Reader question: Can I vote in Austria's presidential elections?

Austria’s presidential election will take place on October 9th, with seven candidates vying to take over at the Hofburg – the official workplace of the country’s president.

According to opinion polls, the favourite to win is the current president Alexander Van der Bellen, who is running for reelection.

READ ALSO: Austrian presidential elections: Who are the seven candidates?

A presidential candidate must be an Austrian citizen, be eligible to vote in the National Assembly and be at least 35 years old on election day.

Members of ruling dynasties or families that reigned in the past are not eligible to run in the presidential election. This is to avoid a return to monarchy in Austria via the role of the Federal President.

Who can vote in these elections?

The only people allowed to vote in Austrian federal elections are Austrian citizens aged 16 or above.

That means foreigners – even those born and raised in Austria, are not entitled to choose a new president. Unless, of course, they take up Austrian citizenship (usually giving up their original citizenship).

Since Austria has a large proportion of foreigners in the population, many people will not be able to vote in these elections.

READ ALSO: ‘I pay taxes in Austria’: Anger as foreigners barred from Vienna council vote

In fact, some 18 percent of residents (or 1.4 million people) in Austria over the age of 16 do not have the right to vote because they are not citizens, with the highest concentration of ineligible people in Vienna, Innsbruck and Salzburg.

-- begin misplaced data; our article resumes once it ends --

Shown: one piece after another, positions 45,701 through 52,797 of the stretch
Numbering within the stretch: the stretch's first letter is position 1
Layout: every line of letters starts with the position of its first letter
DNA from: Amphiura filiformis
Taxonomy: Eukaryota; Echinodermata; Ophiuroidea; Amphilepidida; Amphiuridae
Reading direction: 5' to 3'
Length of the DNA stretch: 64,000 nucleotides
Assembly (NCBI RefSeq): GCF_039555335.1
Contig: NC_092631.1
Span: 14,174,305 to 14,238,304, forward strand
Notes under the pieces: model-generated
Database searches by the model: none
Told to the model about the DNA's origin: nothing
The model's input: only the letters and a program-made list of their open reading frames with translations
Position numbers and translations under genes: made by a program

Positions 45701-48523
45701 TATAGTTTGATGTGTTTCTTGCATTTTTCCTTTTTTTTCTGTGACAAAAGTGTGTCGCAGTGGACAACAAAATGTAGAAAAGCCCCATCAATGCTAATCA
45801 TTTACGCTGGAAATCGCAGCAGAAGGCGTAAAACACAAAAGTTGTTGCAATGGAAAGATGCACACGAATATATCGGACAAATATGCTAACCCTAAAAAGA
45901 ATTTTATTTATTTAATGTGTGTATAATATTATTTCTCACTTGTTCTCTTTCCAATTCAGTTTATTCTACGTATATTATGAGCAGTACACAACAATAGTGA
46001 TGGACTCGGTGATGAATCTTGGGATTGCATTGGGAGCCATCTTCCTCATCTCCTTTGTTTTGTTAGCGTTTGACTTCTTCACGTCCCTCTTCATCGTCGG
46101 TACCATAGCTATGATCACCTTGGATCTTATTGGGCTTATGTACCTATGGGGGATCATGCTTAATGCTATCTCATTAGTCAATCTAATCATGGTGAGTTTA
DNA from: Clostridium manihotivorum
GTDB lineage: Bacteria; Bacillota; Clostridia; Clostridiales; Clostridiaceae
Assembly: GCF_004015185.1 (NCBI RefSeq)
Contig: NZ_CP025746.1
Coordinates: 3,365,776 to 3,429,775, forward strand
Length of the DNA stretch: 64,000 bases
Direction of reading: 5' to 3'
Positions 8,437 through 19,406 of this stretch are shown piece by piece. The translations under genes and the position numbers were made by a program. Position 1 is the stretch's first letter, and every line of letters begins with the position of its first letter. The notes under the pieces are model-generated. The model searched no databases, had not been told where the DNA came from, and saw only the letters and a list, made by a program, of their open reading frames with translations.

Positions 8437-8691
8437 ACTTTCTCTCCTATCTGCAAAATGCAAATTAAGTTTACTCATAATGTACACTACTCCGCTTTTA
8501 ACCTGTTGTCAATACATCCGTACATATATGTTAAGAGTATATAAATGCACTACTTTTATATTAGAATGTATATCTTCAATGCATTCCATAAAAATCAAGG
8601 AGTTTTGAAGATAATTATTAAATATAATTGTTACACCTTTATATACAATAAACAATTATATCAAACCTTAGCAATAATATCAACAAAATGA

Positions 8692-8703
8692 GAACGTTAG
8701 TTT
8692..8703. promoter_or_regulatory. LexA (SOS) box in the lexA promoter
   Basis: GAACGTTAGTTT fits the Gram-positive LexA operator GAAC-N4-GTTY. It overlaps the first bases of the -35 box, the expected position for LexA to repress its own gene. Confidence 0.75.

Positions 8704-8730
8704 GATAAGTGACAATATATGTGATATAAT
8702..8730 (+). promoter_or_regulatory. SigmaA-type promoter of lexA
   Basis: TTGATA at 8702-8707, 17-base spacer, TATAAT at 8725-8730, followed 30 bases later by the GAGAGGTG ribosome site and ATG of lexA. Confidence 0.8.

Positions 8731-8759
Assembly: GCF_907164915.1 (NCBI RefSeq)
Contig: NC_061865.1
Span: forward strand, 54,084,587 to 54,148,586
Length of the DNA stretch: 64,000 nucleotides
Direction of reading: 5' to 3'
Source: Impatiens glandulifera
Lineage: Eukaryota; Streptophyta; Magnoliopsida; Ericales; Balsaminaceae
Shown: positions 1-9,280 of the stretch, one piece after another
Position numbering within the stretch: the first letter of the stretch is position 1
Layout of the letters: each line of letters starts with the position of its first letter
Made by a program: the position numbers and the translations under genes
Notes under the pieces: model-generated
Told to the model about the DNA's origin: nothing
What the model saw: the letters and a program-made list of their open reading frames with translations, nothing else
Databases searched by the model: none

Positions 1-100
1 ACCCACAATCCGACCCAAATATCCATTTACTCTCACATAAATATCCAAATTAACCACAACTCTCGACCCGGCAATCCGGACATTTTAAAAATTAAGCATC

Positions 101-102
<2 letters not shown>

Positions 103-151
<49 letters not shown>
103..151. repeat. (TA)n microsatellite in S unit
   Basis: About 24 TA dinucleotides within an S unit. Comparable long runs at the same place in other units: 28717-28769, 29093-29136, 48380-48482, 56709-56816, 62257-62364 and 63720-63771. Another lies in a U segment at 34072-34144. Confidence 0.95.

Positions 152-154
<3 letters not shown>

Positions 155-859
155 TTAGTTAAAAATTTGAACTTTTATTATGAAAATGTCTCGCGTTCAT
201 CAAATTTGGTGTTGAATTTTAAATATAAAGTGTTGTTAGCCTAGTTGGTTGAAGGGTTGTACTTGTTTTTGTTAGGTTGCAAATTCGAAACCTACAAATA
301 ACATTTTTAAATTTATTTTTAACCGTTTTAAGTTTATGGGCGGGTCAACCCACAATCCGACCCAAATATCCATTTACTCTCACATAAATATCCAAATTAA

In comparison, 20 years ago, Austria had just 580,000 people without the right to vote.

Statistics Austria data evaluated by the APA shows that around 30 percent of the voting-age population in Vienna, Innsbruck and Salzburg are not entitled to vote. In Linz and Graz, it is about 25 percent.

READ ALSO: EXPLAINED: How does Austria’s presidential election work?

However, there are some smaller communities in Austria where the number of people without the right to vote is even higher.

In Jungholz in Tyrol, 66 percent of the population are not eligible, followed by 51 percent in Mittelberg in Vorarlberg. Kittsee in Burgenland and Wolfsthal in Lower Austria also have high proportions of Slovakian residents who cannot vote.

Austrian citizenship

Currently, in Austria, if someone wants to take up citizenship via naturalisation, they must undergo an extensive and expensive process and fulfil specific criteria.

Generally, there needs to be at least ten years of lawful and uninterrupted residence in Austria. But there are exceptions for those with citizenship of an EU or EEA country, those born in Austria, or married to an Austrian, for example.

READ ALSO: Could Austria change the rules around citizenship?

The main hurdles, however, include having to give up any other citizenships, as Austria doesn’t allow for dual citizenship in naturalisation cases with few exceptions, and the payment of a high fee, which depends on the municipality, but could reach thousands of euros.

And though the topic of easing the requirements has come up several times in Austria, the country doesn’t seem any closer to changing its citizenship laws.

READ ALSO: EXPLAINED: Where in Europe can non-EU foreigners vote in local elections?